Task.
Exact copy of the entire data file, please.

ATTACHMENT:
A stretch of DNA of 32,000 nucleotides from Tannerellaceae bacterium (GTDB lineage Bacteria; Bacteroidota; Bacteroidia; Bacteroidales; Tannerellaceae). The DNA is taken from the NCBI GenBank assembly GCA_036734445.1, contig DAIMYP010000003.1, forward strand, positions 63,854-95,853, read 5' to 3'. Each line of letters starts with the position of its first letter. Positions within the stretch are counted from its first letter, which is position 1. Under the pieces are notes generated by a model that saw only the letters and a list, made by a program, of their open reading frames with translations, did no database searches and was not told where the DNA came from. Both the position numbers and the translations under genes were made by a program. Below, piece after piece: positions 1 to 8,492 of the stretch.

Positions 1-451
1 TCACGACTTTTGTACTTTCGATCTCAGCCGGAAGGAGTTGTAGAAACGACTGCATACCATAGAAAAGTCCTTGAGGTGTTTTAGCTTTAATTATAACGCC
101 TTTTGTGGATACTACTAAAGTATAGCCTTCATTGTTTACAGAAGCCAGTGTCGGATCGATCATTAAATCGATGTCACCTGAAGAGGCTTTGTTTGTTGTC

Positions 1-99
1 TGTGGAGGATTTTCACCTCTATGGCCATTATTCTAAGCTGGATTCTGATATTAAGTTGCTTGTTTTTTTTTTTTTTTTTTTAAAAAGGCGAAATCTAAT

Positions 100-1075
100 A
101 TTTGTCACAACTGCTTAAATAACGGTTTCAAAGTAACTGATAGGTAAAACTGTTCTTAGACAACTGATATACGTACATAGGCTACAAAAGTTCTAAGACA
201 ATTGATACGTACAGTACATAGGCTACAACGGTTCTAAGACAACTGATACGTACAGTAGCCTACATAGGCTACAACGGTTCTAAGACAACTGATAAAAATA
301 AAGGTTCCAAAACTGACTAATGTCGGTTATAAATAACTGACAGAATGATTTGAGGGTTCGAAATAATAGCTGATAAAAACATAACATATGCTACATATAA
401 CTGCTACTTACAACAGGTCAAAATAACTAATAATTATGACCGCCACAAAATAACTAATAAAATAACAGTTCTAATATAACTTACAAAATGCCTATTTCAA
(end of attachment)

A stretch of DNA of 32,000 nucleotides from Tannerellaceae bacterium (GTDB lineage Bacteria; Bacteroidota; Bacteroidia; Bacteroidales; Tannerellaceae). The DNA is taken from the NCBI GenBank assembly GCA_036734445.1, contig DAIMYP010000003.1, forward strand, positions 63,854-95,853, read 5' to 3'. Each line of letters starts with the position of its first letter. Positions within the stretch are counted from its first letter, which is position 1. Under the pieces are notes generated by a model that saw only the letters and a list, made by a program, of their open reading frames with translations, did no database searches and was not told where the DNA came from. Both the position numbers and the translations under genes were made by a program. Below, piece after piece: positions 1 to 8,492 of the stretch.

Positions 1-451
1 TCACGACTTTTGTACTTTCGATCTCAGCCGGAAGGAGTTGTAGAAACGACTGCATACCATAGAAAAGTCCTTGAGGTGTTTTAGCTTTAATTATAACGCC
101 TTTTGTGGATACTACTAAAGTATAGCCTTCATTGTTTACAGAAGCCAGTGTCGGATCGATCATTAAATCGATGTCACCTGAAGAGGCTTTGTTTGTTGTC

Positions 1-99
1 TGTGGAGGATTTTCACCTCTATGGCCATTATTCTAAGCTGGATTCTGATATTAAGTTGCTTGTTTTTTTTTTTTTTTTTTTAAAAAGGCGAAATCTAAT

Positions 100-1075
100 A
101 TTTGTCACAACTGCTTAAATAACGGTTTCAAAGTAACTGATAGGTAAAACTGTTCTTAGACAACTGATATACGTACATAGGCTACAAAAGTTCTAAGACA
201 ATTGATACGTACAGTACATAGGCTACAACGGTTCTAAGACAACTGATACGTACAGTAGCCTACATAGGCTACAACGGTTCTAAGACAACTGATAAAAATA
301 AAGGTTCCAAAACTGACTAATGTCGGTTATAAATAACTGACAGAATGATTTGAGGGTTCGAAATAATAGCTGATAAAAACATAACATATGCTACATATAA
401 CTGCTACTTACAACAGGTCAAAATAACTAATAATTATGACCGCCACAAAATAACTAATAAAATAACAGTTCTAATATAACTTACAAAATGCCTATTTCAA